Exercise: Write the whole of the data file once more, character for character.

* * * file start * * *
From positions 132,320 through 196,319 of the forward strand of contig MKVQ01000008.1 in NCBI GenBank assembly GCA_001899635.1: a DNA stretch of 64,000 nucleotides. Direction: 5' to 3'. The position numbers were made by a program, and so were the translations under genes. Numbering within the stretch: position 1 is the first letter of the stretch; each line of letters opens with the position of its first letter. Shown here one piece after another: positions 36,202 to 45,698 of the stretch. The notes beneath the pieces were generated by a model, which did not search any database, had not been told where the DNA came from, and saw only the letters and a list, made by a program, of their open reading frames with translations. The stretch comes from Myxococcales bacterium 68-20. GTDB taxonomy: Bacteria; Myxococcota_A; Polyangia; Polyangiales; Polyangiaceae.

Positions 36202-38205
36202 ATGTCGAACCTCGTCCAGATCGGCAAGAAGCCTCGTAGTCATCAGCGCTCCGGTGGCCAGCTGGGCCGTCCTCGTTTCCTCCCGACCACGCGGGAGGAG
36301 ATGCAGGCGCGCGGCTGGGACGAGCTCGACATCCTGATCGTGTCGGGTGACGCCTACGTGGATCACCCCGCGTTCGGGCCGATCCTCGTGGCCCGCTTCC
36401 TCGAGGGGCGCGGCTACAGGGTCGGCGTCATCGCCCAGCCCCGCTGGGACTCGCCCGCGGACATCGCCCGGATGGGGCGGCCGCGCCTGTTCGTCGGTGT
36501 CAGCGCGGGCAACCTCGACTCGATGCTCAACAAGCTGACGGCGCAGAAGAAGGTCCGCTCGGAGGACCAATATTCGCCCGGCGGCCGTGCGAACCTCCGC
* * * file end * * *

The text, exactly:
From positions 132,320 through 196,319 of the forward strand of contig MKVQ01000008.1 in NCBI GenBank assembly GCA_001899635.1: a DNA stretch of 64,000 nucleotides. Direction: 5' to 3'. The position numbers were made by a program, and so were the translations under genes. Numbering within the stretch: position 1 is the first letter of the stretch; each line of letters opens with the position of its first letter. Shown here one piece after another: positions 36,202 to 45,698 of the stretch. The notes beneath the pieces were generated by a model, which did not search any database, had not been told where the DNA came from, and saw only the letters and a list, made by a program, of their open reading frames with translations. The stretch comes from Myxococcales bacterium 68-20. GTDB taxonomy: Bacteria; Myxococcota_A; Polyangia; Polyangiales; Polyangiaceae.

Positions 36202-38205
36202 ATGTCGAACCTCGTCCAGATCGGCAAGAAGCCTCGTAGTCATCAGCGCTCCGGTGGCCAGCTGGGCCGTCCTCGTTTCCTCCCGACCACGCGGGAGGAG
36301 ATGCAGGCGCGCGGCTGGGACGAGCTCGACATCCTGATCGTGTCGGGTGACGCCTACGTGGATCACCCCGCGTTCGGGCCGATCCTCGTGGCCCGCTTCC
36401 TCGAGGGGCGCGGCTACAGGGTCGGCGTCATCGCCCAGCCCCGCTGGGACTCGCCCGCGGACATCGCCCGGATGGGGCGGCCGCGCCTGTTCGTCGGTGT
36501 CAGCGCGGGCAACCTCGACTCGATGCTCAACAAGCTGACGGCGCAGAAGAAGGTCCGCTCGGAGGACCAATATTCGCCCGGCGGCCGTGCGAACCTCCGC